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Tuesday, May 02, 2006

Bowa v. Manuel: Comparing Managers 

Who is a better manager, Larry Bowa or Charlie Manuel? Depending on who you ask you can very different answers. To some the Phillies made a mistake when they fired the firey former shortstop Bowa after the ’04 campaign: Bowa’s temper and energy resonated with a lot of fans. Others, and I would include myself here to a certain extent (more on that later), think the Phillies made the right call when they elevated the calm, mellow Manuel to manager for the ’05 campaign.

Naturally, when it comes to winning and losing, it seems like the Manuel supporters have a somewhat stronger argument: in his last two seasons as manager Larry Bowa went 86-76 and failed to make the playoffs. In his first season as manager, Charlie Manuel got the Phillies two more wins (88-74), but fell short in the end, missing out on a playoff berth on the final day of the season.

The conventional wisdom is that Bowa was a micromanager, while Manuel is a hands-off, laid-back manager. Is that actually true? I looked and compared Manuel and Bowa’s “Managers Stats” in the ’05 and ’06 Bill James Handbooks.

Let’s start with lineups used:

Lineups Used:
2003 (Bowa): 119
2004 (Bowa): 107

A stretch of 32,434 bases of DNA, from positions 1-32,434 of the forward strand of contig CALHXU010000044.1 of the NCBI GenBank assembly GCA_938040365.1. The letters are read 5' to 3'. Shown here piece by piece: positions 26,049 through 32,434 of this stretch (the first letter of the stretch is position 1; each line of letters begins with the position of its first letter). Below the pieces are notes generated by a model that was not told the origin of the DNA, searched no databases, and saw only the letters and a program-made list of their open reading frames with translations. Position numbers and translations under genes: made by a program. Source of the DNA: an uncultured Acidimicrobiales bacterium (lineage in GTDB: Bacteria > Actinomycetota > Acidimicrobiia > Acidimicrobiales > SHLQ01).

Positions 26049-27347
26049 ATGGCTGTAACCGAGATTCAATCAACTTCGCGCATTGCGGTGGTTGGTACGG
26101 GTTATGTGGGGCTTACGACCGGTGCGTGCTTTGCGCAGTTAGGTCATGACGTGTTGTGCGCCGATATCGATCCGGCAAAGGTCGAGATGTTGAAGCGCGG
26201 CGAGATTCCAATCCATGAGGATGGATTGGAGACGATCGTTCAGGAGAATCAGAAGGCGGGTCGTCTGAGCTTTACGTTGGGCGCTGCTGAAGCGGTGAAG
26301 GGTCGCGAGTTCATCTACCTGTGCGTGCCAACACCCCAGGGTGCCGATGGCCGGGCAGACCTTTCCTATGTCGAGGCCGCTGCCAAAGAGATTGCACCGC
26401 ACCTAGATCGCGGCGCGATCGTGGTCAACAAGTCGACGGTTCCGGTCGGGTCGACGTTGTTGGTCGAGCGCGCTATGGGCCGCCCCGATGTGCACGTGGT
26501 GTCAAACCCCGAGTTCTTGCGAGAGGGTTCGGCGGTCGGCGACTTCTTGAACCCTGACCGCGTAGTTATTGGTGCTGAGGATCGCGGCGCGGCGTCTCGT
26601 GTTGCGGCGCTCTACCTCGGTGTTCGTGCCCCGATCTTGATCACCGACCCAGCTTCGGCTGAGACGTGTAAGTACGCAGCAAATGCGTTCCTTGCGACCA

2005 (Manuel): 80

The image of Bowa as micro-manager and Manuel as the laid-back boss gets a boost here, although the ’03 number is probably a little high because Placido Polanco and David Bell were in and out of the lineup so much.

Pinch Hitters Used:
2003 (Bowa): 244
2004 (Bowa): 258
2005 (Manuel): 265

This is a wash. I really don’t see a big variance here. Compared with a “strategist” manager like Tony LaRussa, it should be noted that Manuel actually made use of just five fewer pinch hitters in ’05. The Pirates Lloyd McClendon used just 218. Jim Tracy, formerly of the Dodgers and now the Pirates manager, used 303 with the Dodgers in ’05. Manuel seems pretty middle-of-the-pack and so does Bowa.

Defensive Substitutions
2003 (Bowa): 26
2004 (Bowa): 36
2005 (Manuel): 19

I think Manuel clearly lives up to his rep here. Tracy used 37 in L.A., the Mets Willie Randolph used 51, the Brewers Ned Yost used 35, LaRussa used 48 … you get the idea. The only NL manager I found that matched Manuel was McClendon at 19. Manuel left the Phillies defensive alignment intact as often as he could … although I’ve noticed this season that he’s removed Pat Burrell from the game in favor of Shane Victorino several times. This assessment may change … But for now there doesn’t seem to be a lot of micromanagement there. Bowa, on the other hand, looks pretty middle of the road. It doesn’t seem like his reputation as a micromanager is justified here.

Stolen Bases Attempted:
2003 (Bowa): 101
2004 (Bowa): 127
2005 (Manuel): 143

This was a major surprise to me. I simply assumed that Bowa was a go-go-steal-steal kind of manager. Maybe not like Whitey Hertzog, but he struck me as a “you have to create runs by stealing bases…” sort of manager. I don’t see that at all here. I don’t think it is much of a personnel issue either, because Jimmy Rollins and Bobby Abreu, the Phillies prime base-stealing weapons, have been available to Bowa and Manuel for the duration of their seasons. Simply put, Charlie Manuel is a little more willing to give his guys the green light. This is a piece of evidence that runs against the conventional wisdom.

Sacrifice Bunts Attempted:
2003 (Bowa): 69
2004 (Bowa): 74
2005 (Manuel): 86